RALEIGH, N.C. (WNCN) – A local pediatrician created a YouTube video to urge school boards to adopt or keep universal masking for students and staff in classrooms.
We took a closer look at one of the statistics she uses in her argument.
THE CLAIM: In her 12-minute video, Dr. Lori Langdon — a pediatrician in Lillington, North Carolina — said universal masking “could curb transmission of the COVID-19 virus to 1 in 3,000.”
THE FACTS: She cited a study by the ABC Science Collaborative, a team of doctors from Duke University and the University of North Carolina that spent much of the pandemic studying ways to conduct in-person instruction safely.
We reached out to the collaborative to ask if Langdon is interpreting those findings the right way.
“She is correct,” Dr. Danny Benjamin, the co-chairman of the collaborative, said in an email.
The collaborative looked at 100 school districts across the state along with 14 charter schools that from March to June were operating under what the state calls Plan A: full, in-person instruction with masking and minimal physical distancing.
It found that in schools that stuck to those protocols, only approximately 1 in 3,000 students who attended in-person classes every day were infected while in those buildings. This entailed 308 school-acquired cases among students and 55 for staff.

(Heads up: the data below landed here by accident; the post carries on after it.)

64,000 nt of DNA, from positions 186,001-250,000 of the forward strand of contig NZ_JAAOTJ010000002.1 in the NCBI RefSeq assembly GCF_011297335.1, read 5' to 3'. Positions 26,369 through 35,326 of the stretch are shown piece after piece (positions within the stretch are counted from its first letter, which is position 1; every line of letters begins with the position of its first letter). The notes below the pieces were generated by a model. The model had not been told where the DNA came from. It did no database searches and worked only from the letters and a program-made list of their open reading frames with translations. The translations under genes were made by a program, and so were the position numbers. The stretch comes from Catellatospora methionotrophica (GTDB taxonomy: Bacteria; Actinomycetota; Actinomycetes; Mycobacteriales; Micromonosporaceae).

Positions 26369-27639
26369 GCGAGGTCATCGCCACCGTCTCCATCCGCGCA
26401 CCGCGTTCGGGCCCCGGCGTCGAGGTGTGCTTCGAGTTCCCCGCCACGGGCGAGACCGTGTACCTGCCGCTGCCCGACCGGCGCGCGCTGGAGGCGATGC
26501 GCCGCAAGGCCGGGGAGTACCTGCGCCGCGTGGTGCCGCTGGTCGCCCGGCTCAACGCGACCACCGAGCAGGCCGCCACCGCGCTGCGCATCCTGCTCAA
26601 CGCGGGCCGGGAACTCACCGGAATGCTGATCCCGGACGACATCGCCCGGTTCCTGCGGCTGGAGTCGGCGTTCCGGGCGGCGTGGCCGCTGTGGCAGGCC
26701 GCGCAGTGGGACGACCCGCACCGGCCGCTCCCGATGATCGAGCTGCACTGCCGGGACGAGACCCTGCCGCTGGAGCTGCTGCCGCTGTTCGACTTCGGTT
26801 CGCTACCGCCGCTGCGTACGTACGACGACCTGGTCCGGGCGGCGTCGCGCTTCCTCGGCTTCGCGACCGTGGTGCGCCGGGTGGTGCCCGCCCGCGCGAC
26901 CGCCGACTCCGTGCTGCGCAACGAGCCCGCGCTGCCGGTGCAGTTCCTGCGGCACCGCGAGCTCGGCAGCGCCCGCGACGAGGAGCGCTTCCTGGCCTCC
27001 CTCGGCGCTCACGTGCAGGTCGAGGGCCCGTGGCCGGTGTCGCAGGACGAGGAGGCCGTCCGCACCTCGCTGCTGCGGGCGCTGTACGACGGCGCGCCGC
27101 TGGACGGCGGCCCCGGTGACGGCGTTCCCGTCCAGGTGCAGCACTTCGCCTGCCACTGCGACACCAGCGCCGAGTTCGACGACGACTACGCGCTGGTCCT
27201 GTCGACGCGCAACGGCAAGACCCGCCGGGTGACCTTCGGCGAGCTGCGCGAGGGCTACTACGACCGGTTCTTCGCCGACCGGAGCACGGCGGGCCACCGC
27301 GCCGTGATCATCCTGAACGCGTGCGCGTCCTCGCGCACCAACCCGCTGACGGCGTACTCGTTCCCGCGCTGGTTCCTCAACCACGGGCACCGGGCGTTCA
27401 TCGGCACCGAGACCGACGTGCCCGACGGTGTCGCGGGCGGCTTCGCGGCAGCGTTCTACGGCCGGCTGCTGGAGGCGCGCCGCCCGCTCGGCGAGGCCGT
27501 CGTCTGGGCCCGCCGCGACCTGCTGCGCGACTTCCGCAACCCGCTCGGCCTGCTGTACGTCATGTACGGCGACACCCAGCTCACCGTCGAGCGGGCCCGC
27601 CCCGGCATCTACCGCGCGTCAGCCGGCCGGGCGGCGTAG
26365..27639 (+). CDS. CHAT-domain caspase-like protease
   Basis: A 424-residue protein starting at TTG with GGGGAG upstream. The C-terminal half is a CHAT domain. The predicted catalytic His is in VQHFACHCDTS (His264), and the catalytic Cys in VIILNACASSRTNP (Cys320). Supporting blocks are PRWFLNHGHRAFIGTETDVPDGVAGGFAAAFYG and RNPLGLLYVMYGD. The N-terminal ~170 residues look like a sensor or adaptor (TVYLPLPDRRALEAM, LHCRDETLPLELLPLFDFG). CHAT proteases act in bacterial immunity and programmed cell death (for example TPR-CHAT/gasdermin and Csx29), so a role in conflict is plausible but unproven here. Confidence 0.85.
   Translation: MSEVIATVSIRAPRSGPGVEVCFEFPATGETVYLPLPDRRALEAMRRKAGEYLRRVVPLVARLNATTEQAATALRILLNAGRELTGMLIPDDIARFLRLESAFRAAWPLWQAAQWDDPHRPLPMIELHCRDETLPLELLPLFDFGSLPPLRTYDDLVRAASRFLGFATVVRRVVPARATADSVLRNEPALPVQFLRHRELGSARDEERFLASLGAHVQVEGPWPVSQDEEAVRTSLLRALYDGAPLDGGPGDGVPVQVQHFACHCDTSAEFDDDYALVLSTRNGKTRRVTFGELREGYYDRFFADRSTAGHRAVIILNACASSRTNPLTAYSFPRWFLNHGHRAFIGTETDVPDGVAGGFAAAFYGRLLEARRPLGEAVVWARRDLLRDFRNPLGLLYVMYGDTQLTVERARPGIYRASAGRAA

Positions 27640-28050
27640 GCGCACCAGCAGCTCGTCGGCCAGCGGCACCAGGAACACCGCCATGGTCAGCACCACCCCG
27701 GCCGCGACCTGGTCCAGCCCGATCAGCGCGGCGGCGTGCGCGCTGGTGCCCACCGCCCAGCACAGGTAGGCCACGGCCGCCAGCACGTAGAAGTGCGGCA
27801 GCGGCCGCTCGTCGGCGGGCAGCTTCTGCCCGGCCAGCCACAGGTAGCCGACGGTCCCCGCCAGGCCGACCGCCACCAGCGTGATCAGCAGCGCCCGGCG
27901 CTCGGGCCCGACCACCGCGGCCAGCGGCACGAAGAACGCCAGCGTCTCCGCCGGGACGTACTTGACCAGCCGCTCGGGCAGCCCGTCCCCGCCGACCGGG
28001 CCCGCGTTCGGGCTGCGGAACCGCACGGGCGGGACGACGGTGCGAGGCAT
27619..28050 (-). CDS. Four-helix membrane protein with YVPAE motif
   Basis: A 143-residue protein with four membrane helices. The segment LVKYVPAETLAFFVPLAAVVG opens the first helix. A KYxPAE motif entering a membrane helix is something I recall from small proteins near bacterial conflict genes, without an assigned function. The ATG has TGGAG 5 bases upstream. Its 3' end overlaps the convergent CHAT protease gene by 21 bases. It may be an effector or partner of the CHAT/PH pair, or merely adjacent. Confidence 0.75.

Benjamin also pointed out an important distinction.
Many school districts report their total cases, as opposed to the number of them acquired in the school buildings.
That number is much larger.
Benjamin said the collaborative’s data showed the infections of 6,484 students were traced to the community, and not to the schools themselves.
In other words, the data indicate that if those children were catching COVID-19, they were doing so outside of the schools where masking was the norm – not in them.
“It’s just really proof of how important and how helpful masks are,” Langdon said in an interview with CBS 17.
She says she made the video because people putting pressure on their local school boards to lift those rules may not know the facts about masks.
“It’s kind of hard, I’m sure for those, those education board members to argue against large crowds of people who seem to be very angry and have signs and posters and protesting, but maybe they don’t have access to all the actual information,” she said. “So the YouTube video was an attempt to kindly offer some education from a place of caring about these students and my daughter, who’s a teacher in this local school system.”